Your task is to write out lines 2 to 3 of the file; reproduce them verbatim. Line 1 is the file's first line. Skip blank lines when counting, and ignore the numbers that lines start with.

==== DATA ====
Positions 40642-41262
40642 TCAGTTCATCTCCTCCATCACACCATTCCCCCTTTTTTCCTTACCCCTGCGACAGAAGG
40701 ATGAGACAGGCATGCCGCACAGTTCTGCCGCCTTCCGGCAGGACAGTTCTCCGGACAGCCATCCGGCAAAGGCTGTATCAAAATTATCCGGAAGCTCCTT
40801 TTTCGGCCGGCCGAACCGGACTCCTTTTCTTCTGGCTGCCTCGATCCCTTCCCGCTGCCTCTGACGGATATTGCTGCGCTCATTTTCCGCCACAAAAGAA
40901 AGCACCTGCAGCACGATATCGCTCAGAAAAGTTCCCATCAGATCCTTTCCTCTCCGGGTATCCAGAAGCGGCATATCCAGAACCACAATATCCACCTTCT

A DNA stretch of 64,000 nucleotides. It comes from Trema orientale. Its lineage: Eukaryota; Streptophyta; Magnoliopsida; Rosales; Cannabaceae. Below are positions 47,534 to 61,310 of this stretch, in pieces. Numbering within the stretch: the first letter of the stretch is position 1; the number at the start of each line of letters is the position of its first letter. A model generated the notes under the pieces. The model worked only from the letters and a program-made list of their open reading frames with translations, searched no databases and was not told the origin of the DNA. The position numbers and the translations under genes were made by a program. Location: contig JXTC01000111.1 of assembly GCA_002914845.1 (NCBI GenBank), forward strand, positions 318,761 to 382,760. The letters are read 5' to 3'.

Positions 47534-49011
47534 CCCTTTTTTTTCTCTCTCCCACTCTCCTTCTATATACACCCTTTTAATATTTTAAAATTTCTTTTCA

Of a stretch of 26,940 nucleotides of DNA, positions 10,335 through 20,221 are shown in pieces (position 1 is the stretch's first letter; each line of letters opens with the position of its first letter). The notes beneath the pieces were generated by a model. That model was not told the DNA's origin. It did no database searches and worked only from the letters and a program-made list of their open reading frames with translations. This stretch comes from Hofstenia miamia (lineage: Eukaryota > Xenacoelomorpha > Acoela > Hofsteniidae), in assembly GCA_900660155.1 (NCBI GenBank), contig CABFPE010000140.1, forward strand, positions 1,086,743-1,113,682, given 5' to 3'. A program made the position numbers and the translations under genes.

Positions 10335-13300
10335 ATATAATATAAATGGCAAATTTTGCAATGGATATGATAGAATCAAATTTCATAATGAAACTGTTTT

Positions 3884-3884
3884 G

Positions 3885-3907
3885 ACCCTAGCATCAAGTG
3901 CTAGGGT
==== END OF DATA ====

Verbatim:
40642 TCAGTTCATCTCCTCCATCACACCATTCCCCCTTTTTTCCTTACCCCTGCGACAGAAGG
40701 ATGAGACAGGCATGCCGCACAGTTCTGCCGCCTTCCGGCAGGACAGTTCTCCGGACAGCCATCCGGCAAAGGCTGTATCAAAATTATCCGGAAGCTCCTT